Blogpost #5 | The Victorian obsession of suspenseful storytelling, psychological depth, and the exploration of moral complexities.

There’s a strong focus on suspense, heightened emotions, and often a preoccupation with exploring the darker sides of human nature in Victorian age literature. Stevenson’s “Dr. Jekyll and Mr. Hyde” encapsulates many elements of this genre.

“Mr. Hyde was pale and dwarfish, he gave an impression of deformity without any nameable malformation, he had a displeasing smile, he had borne himself to the lawyer with a sort of murderous mixture of timidity and boldness, and he spoke with a husky, whispering, and somewhat broken voice.” This passage, with its vivid portrayal of Hyde’s appearance and behavior, aligns with the sensational tendencies of Victorian literature in several ways.

Firstly, it uses a highly descriptive style, aiming to evoke strong emotions and intrigue within the reader. The use of adjectives like “pale,” “dwarfish,” and “displeasing” creates a vivid image of Hyde’s unsettling physicality. This emphasis on visual details is core to sensation fiction, where the narrative often hinges on creating a sense of unease or foreboding through vivid descriptions.

Secondly, the portrayal of Hyde’s behavior is characterized by an air of mystery and menace. The mention of a “murderous mixture of timidity and boldness” and his “husky, whispering” voice heightens the sense of suspense and adds an element of psychological complexity. Sensation literature often thrives on these psychological nuances, portraying characters with inner conflicts or hidden motivations that add depth to their actions.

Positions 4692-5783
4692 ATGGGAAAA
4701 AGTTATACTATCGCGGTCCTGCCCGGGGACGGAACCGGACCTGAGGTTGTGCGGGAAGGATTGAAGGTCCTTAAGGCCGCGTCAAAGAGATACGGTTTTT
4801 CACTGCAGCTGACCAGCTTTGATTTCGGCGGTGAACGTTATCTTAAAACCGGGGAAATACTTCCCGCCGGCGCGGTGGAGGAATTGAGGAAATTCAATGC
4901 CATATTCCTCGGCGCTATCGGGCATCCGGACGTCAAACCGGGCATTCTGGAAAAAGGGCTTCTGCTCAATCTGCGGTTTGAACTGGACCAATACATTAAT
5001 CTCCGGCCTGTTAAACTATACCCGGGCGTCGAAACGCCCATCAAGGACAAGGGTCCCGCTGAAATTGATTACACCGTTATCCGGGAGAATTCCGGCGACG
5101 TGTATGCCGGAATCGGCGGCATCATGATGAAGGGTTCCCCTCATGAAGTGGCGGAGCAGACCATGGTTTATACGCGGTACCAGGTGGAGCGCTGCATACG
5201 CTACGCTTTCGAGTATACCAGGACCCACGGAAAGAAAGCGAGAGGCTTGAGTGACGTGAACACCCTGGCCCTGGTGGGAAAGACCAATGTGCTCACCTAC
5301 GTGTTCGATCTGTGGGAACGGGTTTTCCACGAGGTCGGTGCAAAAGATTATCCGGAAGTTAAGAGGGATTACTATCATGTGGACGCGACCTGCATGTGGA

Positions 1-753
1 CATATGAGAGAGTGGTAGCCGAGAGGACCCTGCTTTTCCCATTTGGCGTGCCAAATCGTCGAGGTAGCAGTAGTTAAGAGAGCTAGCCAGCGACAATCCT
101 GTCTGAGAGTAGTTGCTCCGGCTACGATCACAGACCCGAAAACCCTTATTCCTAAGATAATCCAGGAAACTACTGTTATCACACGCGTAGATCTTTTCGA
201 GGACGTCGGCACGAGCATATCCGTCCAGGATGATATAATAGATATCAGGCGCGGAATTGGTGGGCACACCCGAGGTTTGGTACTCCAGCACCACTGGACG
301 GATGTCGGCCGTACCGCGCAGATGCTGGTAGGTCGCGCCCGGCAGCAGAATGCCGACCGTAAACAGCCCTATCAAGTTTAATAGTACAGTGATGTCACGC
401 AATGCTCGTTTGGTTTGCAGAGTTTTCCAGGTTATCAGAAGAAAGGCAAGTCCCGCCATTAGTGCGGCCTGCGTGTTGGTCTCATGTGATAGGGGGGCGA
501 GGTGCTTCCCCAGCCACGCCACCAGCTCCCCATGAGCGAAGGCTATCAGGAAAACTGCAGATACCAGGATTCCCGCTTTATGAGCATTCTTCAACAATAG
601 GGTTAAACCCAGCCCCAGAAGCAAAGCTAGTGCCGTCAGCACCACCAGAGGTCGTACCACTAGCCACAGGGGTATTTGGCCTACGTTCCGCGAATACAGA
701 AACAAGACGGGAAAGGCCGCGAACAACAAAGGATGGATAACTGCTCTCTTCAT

Moreover, this passage underscores the duality of Hyde’s nature, a recurring theme in sensation literature. The physical description of Hyde as having an “impression of deformity without any nameable malformation” hints at an internal, unidentifiable darkness. This aligns with the Victorian fascination with exploring the complexities of human morality and the idea of the ‘double self,’ where individuals harbor both good and evil inclinations.

In conclusion, this passage from “Dr. Jekyll and Mr. Hyde” encapsulates the essence of sensation literature through its detailed and evocative description, the portrayal of a mysterious and unsettling character, and the exploration of the dual nature of humanity. It captures the Victorian era’s fascination with suspenseful storytelling, psychological depth, and the exploration of moral complexities. Through such passages, Stevenson successfully contributes to the tradition of sensation fiction while offering a thought-provoking exploration of human nature and societal norms.

 

 

 

 

 

 

 

One thought on “Blogpost #5 | The Victorian obsession of suspenseful storytelling, psychological depth, and the exploration of moral complexities.”

  1. I think this is a great analysis of the common motifs and techniques we have seen in sensation novels/Victorian literature. It’s not just in novels and short stories we have seen those things though. In Rossetti’s The World we see duality with hidden villainous lives and the exploration of darker human nature. In The Goblin Market we see evocative imagery of mysterious creatures that are forbidden. In The Lady of Shalott we see mysterious curses and forbidden freedom.

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